Corey Reardon: Yes, 80% is paper-based and 20% is filmic-based across the whole market and applications within the label market. Roughly half of the label market is primary product labelling and the other half is VIP labelling. In the primary product label market about 40% is film liner because filmic liner has some advantages, but not for all applications. VIP labelling, such as address labelling, logistics and transport labelling, re-tape and price marking and retail labelling, uses almost 100% paper-based release liners.
Regarding waste, how can we avoid having this “highly engineered piece of trash”?
Corey Reardon: The whole issue around waste is a challenging one. A speaker in the conference made the analogy that release liner after it is used to carry an adhesive or a process component is thrown away. But every product produced ultimately becomes waste. An automobile, for example, after twenty or thirty years, eventually becomes waste. Thus, everything is ultimately waste at some point or another, release liners are no different.
Sustainability will be a growing topic but only a quarter of label printers and converters are active in release liner recycling. How do they fit together?
Corey Reardon: Release liner recycling is a complex topic. I think it is because the need and expectations are continuing to grow. I also think, they will follow, over time, as necessary and possible. Sometimes research costs are required and many companies are following not leading. So, leaders like Avery Dennison will be pioneers and lead the way and others will follow in their footsteps.
Do you think the industry needs external regulations?
Corey Reardon: Often regulation is imposed and so helps to drive change faster, but it is better to be proactive and be responsible for your own destiny. I think it is a combination of being proactive and having external change from customers and from the environment.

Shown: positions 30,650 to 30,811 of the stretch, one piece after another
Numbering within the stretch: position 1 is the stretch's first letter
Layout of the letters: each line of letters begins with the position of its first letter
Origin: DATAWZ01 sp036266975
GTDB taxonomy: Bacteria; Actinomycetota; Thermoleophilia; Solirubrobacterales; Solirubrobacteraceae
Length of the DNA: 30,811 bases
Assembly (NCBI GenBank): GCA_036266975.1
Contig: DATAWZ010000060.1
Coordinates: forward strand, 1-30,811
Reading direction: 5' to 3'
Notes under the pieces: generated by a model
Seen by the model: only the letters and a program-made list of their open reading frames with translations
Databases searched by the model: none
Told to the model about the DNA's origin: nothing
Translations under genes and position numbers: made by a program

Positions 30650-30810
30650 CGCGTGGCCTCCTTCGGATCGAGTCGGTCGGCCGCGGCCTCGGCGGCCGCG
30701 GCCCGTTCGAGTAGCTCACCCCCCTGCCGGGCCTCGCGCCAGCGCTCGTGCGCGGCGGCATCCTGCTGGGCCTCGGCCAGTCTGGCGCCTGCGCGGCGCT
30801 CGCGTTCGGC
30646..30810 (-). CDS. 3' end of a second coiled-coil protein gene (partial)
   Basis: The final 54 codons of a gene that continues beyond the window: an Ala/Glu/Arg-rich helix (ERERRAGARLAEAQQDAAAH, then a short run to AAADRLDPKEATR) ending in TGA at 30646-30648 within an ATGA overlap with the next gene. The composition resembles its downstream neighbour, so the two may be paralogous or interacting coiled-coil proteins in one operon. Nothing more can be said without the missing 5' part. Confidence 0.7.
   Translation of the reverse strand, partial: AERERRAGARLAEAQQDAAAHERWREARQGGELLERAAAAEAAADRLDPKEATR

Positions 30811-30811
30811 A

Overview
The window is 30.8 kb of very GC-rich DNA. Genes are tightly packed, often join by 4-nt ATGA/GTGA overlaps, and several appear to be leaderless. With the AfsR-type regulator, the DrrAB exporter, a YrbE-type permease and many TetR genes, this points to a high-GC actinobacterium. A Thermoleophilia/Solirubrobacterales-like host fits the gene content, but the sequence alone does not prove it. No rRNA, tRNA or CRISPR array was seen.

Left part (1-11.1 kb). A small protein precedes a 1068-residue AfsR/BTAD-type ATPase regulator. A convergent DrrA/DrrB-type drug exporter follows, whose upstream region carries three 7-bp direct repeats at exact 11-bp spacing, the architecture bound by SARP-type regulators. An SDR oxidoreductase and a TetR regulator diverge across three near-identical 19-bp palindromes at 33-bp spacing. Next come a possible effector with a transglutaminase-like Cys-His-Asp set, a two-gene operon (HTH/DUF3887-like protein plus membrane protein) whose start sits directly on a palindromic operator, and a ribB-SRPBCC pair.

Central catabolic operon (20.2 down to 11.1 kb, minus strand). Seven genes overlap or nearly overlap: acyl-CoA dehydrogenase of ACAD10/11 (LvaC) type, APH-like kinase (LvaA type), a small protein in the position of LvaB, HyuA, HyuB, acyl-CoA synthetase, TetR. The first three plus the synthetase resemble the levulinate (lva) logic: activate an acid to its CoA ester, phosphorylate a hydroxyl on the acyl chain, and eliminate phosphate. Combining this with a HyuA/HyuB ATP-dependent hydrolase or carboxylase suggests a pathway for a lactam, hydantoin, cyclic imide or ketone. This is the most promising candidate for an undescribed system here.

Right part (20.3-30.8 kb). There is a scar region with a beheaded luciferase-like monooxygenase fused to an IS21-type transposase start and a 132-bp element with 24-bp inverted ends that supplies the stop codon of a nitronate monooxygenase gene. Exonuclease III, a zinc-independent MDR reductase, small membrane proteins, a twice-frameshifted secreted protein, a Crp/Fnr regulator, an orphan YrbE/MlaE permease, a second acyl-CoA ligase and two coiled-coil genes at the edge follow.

Regarding release liner and the label market is there a development or a topic that label printers and converters should have in mind?
Corey Reardon: For the label printer recycling and sustainability will be a big issue. For other applications flexibility and the need to innovate are critical success factors. Anyway, I really think it depends on the industry segments and the applications you are referring to and what the main driver will be. [Editorial comment: more details to our 20th anniversary please find here. ]
20 years of NWT – try to take a look back, what is the biggest development regarding label segment
Corey Reardon: Regarding the label printing segment, I guess in the last twenty years it is digital printing. From the release liner stand point it is the development of filmic PET liners for labelling. Also from the liner side I think over the twenty years down gauging of the liner, so thinner liners, has been a tremendous change.
How is the release liner industry currently meeting the challenges?
Corey Reardon: In general, I think the release liner industry is very strong. A lot of opportunities are available to work together in order to create solutions – whether it is around sustainability, innovation or cost optimization. In my opinion the release liner industry is in a good position to be a strong example of how this can be achieved.